Saturday, October 29, 2016


I think that we can all agree, whether you've experienced it within your enterprise or not, ransomware is a problem.  It's one of those things that you hope never happens to you, that you hope you never have to deal with, and you give a sigh of relief when you hear that someone else got hit.

The problem with that is that hoping isn't preparing.

Wait...what?  Prepare for a ransomware attack?  How would someone go about doing that?  Well, consider the quote from the movie "Blade":

Once you understand the nature of a thing, you know what it's capable of.

This is true for ransomware, as well as Deacon Frost.  If you understand what ransomware does (encrypts files), and how it gets into an infrastructure, you can take some simple (relative to your infrastructure and culture, of course) to prepare for such an incident to occur.  Interestingly enough, many of these steps are the same that you'd use to prepare for any type of incident.

First, some interesting reading and quotes...such as from this article:

The organization paid, and then executives quickly realized a plan needed to be put in place in case this happened again. Most organizations are not prepared for events like this that will only get worse, and what we see is usually a reactive response instead of proactive thinking.


I witnessed a hospital in California be shut down because of ransomware. They paid $2 million in bitcoins to have their network back.

The take-aways are "not prepared" and "$2 million"...because it would very likely have cost much less than $2 million to prepare for such attacks.

The major take-aways from the more general ransomware discussion should be that:

1.  Ransomware encrypts files.  That's it.

2.  Like other malware, those writing and deploying ransomware work to keep their product from being detected.

3.  The business model of ransomware will continue to evolve as methods are changed and new methods are developed, while methods that continue to work will keep being used.

Wait...ransomware has a business model?  You bet it does!  Some ransomware (Locky, etc.) is spread either through malicious email attachments, or links that direct a user's browser to a web site.  Anyone who does process creation monitoring on an infrastructure likely sees this.  In a webcast I gave last spring (as well as in subsequent presentations), I included a slide that illustrated the process tree of a user opening an email attachment, and then choosing to "Enable Content", at which point the ransomware took off.

Other ransomware (Samas, Le Chiffre, CryptoLuck) is deployed through a more directed means, bypassing email all together.  An intruder infiltrates an infrastructure through a vulnerable perimeter system, RDP, TeamViewer, etc., and deploys the ransomware in a dedicated fashion.  In the case of Samas ransomware, the adversary appears to have spent time elevating privileges and mapping the infrastructure in order locate systems to which they'd deploy the ransomware.  We've seen this in the timeline where the adversary would on one day, simply blast out the ransomware to a large number of systems (most appeared to be servers).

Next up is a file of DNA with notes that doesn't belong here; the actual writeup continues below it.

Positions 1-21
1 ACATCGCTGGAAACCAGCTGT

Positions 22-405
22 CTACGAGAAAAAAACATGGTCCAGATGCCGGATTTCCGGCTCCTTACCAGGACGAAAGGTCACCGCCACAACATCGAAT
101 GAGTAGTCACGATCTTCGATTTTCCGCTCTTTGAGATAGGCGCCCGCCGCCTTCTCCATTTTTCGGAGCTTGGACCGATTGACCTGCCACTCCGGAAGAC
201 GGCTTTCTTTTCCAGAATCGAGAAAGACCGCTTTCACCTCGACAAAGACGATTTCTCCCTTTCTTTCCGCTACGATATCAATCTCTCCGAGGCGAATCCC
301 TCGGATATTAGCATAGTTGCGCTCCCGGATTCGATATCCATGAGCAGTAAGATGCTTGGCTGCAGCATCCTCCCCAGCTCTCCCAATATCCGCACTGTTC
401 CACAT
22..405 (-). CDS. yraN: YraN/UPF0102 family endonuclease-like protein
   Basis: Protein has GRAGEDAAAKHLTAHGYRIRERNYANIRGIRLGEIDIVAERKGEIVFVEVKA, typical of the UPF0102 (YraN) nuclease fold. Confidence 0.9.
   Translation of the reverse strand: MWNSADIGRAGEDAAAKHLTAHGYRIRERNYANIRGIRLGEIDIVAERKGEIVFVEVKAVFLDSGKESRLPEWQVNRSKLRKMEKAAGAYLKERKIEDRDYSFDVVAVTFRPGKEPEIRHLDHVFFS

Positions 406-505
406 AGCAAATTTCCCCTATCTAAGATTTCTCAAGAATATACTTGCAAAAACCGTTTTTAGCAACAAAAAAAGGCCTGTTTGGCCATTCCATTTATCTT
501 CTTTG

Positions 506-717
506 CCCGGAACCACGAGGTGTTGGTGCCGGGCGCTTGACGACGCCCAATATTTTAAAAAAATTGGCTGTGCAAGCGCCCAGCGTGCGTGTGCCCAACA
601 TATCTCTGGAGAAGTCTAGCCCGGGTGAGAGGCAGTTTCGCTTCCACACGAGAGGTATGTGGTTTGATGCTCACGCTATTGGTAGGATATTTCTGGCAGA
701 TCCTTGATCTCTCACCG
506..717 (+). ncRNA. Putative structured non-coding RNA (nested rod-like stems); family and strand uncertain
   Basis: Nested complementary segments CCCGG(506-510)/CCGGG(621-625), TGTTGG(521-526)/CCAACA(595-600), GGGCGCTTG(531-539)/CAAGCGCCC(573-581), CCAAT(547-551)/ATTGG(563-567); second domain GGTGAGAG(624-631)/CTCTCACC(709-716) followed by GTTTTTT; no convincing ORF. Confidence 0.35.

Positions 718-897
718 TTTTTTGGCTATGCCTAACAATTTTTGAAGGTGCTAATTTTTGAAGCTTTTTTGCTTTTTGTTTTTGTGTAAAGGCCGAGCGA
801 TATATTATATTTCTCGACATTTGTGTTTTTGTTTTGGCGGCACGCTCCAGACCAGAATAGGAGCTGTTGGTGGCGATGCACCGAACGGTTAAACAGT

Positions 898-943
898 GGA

The Ransomware Economy
There are a couple of other really good posts on Secureworks blog regarding the Samas ransomware (here, and here).  The second blog post, by Kevin Strickland, talks about the evolution of the Samas ransomware; not long ago, I ran across this tweet that let us know that the evolution that Kevin talked about hasn't stopped.  This clearly illustrates that developers are continuing to "provide a better (i.e., less detectable) product", as part of the economy of ransomware.  The business models that are implemented the ransomware economy will continue to evolve, simply because there is money to be had.

There is also a ransomware economy on the "blue" (defender) side, albeit one that is markedly different from the "red" (attacker) side.

The blue-side economy does not evolve nearly as fast as the red-side.  How many victims of ransomware have not reported their incident to anyone, or simply wiped the box and moved on?  How many of those with encrypted files have chosen to pay the ransom rather than pay to have the incident investigated?  By the way, that's part of the red-side economy...make it more cost effective to pay the ransom than the cost of an investigation.

As long as the desire to obtain money is stronger that the desire to prevent that from happening, the red-side ransomware economy will continue to outstrip that of the blue-side.

Preparation for a ransomware attack is, in many ways, no different from preparing for any other computer security incident.

The first step is user awareness.  If you see something, say something.  If you get an odd email with an attachment that asks you to "enable content", don't do it!  Instead, raise an alarm, say something.

The second step is to use technical means to protect yourself.  We all know that prevention works for only so long, because adversaries are much more dedicated to bypassing those prevention mechanisms than we are to paying to keep those protection mechanisms up to date.  As such, augmenting those prevention mechanisms with detection can be extremely effective, particularly when it comes to definitively nailing down the initial infection vector (IIV).  Why is this important?  Well, in the last couple of months, we've not only seen the deliver mechanism of familiar ransomware changing, but we've also seen entirely new ransomware variants infecting systems.  If you assume that the ransomware is getting in as an email attachment, then you're going to direct resources to something that isn't going to be at all effective.